Once resist mask has been removed, semiconductor substrate 22 is then doped with a p-type dopant using hard mask 36 as a doping mask. Preferably, the p-type dopant is boron. In one preferred embodiment of this invention, the semiconductor substrate 22 is doped with boron by using ion implantation. Ion implantation allows for the fabrication of memory cell 20 with higher density and smaller feature sizes. A boron implant (for example about 1×1012cm−2 at about 20 Kev to about 3×1013cm−2 at about 80 Kev, and more preferably about 2×1013 cm−2 at about 60 Kev) is performed to fix the threshold voltage of the select transistor. The implant is performed through ONO layer 24, but is masked out by hard mask 36, as illustrated in FIG. 8. The boron implant may be an angled implant performed at an acute angle to the principal surface 38 of the semiconductor substrate 22, such as about a 25° angle, or the boron implant may be a direct implant 60 performed at an angle substantially normal to the principal surface 38 of the semiconductor substrate 22, such as about a 90° angle, as illustrated in FIG. 8. If the boron implant is a direct implant 60, then semiconductor substrate 22 must be annealed. Annealing semiconductor substrate 22 after the boron implant forces the boron implant in semiconductor substrate 22 to move away from open region 32 and form p-type regions 44 underneath hard mask 36, as illustrated in FIG. 8. Performing the boron implant at an angle substantially normal to the principal surface 38 of the semiconductor substrate 22 allows for the fabrication of higher density memory cells 20 since there are no limits placed on resist mask thickness. Since the boron implant must be annealed after a direct implant 60, the mask overlying ONO layer 24 must be a hard mask such as hard mask 36 and not a resist mask, such as that used in prior art fabrication methods, because unlike hard mask 36, a resist mask cannot survive the annealing process.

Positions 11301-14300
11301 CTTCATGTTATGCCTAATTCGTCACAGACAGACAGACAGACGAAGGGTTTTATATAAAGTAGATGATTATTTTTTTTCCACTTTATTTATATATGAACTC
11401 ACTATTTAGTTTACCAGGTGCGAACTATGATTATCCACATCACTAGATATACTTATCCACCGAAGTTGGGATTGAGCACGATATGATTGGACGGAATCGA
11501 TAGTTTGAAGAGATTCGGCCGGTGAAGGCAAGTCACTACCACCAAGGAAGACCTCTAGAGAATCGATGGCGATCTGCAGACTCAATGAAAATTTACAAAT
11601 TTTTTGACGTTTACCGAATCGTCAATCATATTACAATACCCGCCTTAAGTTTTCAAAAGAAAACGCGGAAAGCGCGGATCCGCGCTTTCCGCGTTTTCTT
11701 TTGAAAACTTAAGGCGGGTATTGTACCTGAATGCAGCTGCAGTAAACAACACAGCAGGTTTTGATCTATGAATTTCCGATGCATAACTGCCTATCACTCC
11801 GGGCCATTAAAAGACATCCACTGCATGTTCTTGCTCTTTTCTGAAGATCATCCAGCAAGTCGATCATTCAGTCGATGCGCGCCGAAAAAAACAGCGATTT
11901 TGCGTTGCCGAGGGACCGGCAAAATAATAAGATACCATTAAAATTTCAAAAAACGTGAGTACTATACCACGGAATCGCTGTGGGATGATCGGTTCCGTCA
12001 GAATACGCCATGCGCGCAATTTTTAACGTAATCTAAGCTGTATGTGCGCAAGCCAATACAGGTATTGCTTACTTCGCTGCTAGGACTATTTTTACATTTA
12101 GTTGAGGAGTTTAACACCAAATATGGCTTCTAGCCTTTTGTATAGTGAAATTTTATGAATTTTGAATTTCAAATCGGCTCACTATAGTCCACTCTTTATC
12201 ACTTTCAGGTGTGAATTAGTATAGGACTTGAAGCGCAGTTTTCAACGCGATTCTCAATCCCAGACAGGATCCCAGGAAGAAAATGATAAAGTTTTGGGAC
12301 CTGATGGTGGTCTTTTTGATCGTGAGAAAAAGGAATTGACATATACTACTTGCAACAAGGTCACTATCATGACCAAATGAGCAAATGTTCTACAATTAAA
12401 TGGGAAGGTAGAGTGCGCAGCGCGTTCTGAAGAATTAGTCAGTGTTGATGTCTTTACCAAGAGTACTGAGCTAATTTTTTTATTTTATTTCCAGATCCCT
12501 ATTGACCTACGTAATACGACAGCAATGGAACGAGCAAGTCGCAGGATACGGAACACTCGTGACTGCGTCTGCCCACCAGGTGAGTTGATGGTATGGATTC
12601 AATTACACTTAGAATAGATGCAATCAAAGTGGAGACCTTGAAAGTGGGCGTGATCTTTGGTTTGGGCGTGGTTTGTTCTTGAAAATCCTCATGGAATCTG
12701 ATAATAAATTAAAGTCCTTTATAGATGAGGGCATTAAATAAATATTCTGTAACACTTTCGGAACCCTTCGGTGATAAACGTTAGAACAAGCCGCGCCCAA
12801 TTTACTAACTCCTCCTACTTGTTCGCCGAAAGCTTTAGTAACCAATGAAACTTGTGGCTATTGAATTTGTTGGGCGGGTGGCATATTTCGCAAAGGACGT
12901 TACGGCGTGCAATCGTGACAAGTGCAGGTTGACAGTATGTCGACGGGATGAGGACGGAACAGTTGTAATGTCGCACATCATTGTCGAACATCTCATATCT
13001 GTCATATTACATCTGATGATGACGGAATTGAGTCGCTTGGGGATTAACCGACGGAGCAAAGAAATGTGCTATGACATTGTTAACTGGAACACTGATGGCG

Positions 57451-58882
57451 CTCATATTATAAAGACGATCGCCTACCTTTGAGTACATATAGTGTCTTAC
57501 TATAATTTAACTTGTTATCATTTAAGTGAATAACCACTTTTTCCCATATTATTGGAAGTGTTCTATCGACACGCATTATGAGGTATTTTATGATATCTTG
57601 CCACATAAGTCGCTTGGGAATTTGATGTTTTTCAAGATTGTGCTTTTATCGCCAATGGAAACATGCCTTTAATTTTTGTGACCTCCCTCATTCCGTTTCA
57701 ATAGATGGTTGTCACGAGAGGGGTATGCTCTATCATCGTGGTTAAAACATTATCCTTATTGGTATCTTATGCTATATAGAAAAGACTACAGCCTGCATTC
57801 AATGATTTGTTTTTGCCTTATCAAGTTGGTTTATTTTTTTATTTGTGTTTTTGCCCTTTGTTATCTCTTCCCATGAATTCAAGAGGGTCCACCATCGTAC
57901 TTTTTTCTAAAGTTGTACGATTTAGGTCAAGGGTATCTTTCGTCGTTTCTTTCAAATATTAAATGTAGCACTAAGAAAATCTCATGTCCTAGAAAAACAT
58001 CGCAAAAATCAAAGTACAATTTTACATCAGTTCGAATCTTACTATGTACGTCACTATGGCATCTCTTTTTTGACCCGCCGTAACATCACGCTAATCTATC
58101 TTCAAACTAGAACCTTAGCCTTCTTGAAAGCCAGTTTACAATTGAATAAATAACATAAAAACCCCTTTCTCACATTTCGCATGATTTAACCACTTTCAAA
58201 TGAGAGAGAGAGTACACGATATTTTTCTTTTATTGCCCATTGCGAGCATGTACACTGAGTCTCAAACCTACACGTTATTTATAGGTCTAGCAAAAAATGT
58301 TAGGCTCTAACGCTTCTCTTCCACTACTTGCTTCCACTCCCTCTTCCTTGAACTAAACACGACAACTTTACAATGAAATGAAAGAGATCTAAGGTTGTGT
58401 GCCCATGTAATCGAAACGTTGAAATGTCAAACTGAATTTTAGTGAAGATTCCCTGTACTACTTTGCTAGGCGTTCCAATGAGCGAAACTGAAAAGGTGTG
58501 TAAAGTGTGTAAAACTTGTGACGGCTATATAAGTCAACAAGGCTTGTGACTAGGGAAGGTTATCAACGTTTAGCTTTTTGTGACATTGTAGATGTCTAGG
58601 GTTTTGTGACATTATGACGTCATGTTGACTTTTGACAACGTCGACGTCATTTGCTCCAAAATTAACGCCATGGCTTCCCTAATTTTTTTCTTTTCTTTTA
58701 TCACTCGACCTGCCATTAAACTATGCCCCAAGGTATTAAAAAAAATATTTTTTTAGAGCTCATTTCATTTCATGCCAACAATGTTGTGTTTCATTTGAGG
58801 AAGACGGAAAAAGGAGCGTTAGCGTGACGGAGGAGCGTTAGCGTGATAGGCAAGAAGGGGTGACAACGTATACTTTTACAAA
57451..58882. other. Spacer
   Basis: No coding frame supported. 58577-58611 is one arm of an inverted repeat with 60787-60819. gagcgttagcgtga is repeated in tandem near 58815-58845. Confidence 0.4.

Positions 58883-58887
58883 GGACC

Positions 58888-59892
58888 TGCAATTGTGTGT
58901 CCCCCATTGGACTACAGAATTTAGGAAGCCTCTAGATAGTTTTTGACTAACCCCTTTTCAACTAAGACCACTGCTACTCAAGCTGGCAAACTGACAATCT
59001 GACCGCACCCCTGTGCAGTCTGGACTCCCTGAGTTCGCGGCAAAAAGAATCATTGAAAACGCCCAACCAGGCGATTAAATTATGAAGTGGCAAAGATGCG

Once semiconductor substrate 22 has been doped with boron, forming p-type regions 44, semiconductor substrate 22 is doped with an n-type dopant, as illustrated in FIG. 9. In one preferred embodiment of this invention, semiconductor substrate 22 is doped with an n-type dopant by using ion implantation. Preferably, n-type dopant comprises an element selected from the group consisting of antimony, arsenic, and phosphorus. In one preferred embodiment of this invention, semiconductor substrate 22 is doped with arsenic. Using the same hard mask 36, an arsenic implant (for example about 1×1014 cm−2 at about 20 Kev to about 5×1016 cm−2 at about 80 Kev, and more preferably about 3×1015 cm−2 at about 50 Kev) is then performed. The arsenic implant provides a high breakdown voltage for the drain node, which is needed during cell erasure. The arsenic implant also forms the buried bit-line, which is a sub-surface conductive channel that carries a signal to each bit in the memory cell 20. The implant is performed through ONO layer 24, but is masked out by hard mask 36, as illustrated in FIG. 9. Preferably, the arsenic implant is a direct implant 60 performed at an angle substantially normal to the principal surface 38 of the semiconductor substrate 22, such as about a 90° angle, as illustrated in FIG. 9. While the above ion implantation has been described with respect to arsenic, as will be appreciated by those of skill in the art, the same ion implantation may be readily accomplished with any other n-type dopant such as antimony or phosphorus.